Daring images driven by a fresh creative vision have helped Christian Blanchard make a name for himself in fashion photography by the tender age of 30. Interview by Alison Stieven-Taylor.
The somewhat vacillating world of fashion isn’t for everyone, but one Australian photographer who seems to have successfully cut through the miasma of hairspray, fabric(ation) and egos to make his mark is Christian Blanchard, an almost obscenely talented 30-year-old who’s breathing new life into the field. Of course, Christian Blanchard won’t admit to such grandeur, he’s surprisingly self deprecating and enormously likeable, reminding me of my eldest son, Jackson, who is 19. I voice this thought when we first meet in Melbourne. He shoots me a grin, “Why, because he’s a little shit?” he laughs, his voice echoing mischief. But it’s his tenacity and creativity rather than his irreverence that has seen Christian breakthrough into an intensely competitive field. And he’s collected some heavy-hitting friends along the way including Christian Blanckaert, former vice-president of Hermés International and undoubtedly fashion royalty.
I ask how he knows Blanckaert who, I assume, is hard to gain access to, with no doubt innumerable minders blocking the way. Christian laughs and explains. “We met at L’Oreal Fashion Week in Melbourne. By chance I bumped into him, a little old man. He says, ‘Hey guys, what are you doing?’ And we were like, you want to come and party? We didn’t know who he was. We introduced ourselves and when he got to me he says, ‘I know you, you is me and I’m the same name as you’, and I’m like… shit, this guy knows who I am!”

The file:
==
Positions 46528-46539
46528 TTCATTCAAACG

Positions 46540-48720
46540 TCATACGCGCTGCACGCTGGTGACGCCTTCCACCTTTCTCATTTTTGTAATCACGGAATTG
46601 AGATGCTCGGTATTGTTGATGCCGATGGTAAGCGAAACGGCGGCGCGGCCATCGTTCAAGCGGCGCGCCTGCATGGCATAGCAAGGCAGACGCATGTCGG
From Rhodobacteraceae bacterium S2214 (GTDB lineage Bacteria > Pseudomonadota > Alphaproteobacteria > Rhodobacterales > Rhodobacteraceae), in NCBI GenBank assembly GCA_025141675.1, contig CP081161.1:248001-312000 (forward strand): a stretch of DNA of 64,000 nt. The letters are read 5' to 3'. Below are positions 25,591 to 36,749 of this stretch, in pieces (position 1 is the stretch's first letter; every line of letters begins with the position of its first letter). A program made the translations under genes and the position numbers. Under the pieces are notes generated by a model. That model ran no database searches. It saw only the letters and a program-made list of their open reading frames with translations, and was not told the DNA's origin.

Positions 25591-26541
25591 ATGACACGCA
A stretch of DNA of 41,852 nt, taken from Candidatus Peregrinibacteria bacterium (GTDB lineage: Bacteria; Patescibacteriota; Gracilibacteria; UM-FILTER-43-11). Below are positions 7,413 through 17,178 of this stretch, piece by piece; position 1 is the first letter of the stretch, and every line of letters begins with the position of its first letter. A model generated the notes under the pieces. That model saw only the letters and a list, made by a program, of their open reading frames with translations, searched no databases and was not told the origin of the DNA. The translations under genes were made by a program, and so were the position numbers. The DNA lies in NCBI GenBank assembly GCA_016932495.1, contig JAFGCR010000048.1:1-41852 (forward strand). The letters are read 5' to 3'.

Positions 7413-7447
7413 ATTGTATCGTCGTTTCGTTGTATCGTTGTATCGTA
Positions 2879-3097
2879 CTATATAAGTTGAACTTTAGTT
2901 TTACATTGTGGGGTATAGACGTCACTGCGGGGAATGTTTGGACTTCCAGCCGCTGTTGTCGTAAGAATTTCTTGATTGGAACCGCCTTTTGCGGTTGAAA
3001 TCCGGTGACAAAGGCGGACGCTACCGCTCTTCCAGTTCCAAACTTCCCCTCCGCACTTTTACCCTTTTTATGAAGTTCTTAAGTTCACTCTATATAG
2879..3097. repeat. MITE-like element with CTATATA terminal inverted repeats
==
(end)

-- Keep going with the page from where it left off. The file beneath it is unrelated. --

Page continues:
Christian continues. “It is so refreshing to find that this man who had such an important position within the fashion community globally is so grounded and down to earth and fun. He’s just this beautiful, sweet, golden person and I think that’s what makes someone rise through the community. As pretentious and vacuous as it can be, you need to have that approachable quality where you can connect. No matter where you are from or who you are, it is important to be able to bond with people from all walks of life… and now we’re brothers.”
Right Place And Time
Blanckaert is an impressive connection, but Christian Blanchard seems to frequently be in the right place at the right time – an email from him at the end of last year was full of news of his partying ways in New York where he was attending various fashion week events and hanging out with the likes of Nicky Hilton and Chloe Sevigne. At the Melbourne Spring Fashion Week screening in 2010 of his debut short film Animalia – which was shot for the Melbourne label Trimapee – we talk about the film which was shot on Nikon D3S and D3X D-SLRs. The storyline is an abstract take on the mating rituals of animals. Male and female characters, reminiscent of pre-historic birds, act out a life and death scenario where in the which has included spreads for Mimco, Amstel, L’Oreal and Nobody Denim.
“They don’t really know me in Sydney, so in some ways, it is like starting again. It’s a challenge, and I’m looking forward to it.”
Igniting The Passion
Originally from Perth, Christian Blanchard studied photography at high school and then later at Mount Lawley TAFE, but after a year-and-a-half of listening to lecturers who weren’t necessarily at the leading edge, he left keen to get started. For a year he did work experience at a studio working with three photographers. It was a lean time, the work without remuneration, and he eked out a living as best he could. But it was also a time in his life when he says his eternal flame of passion for photography was lit. And he hasn’t looked back.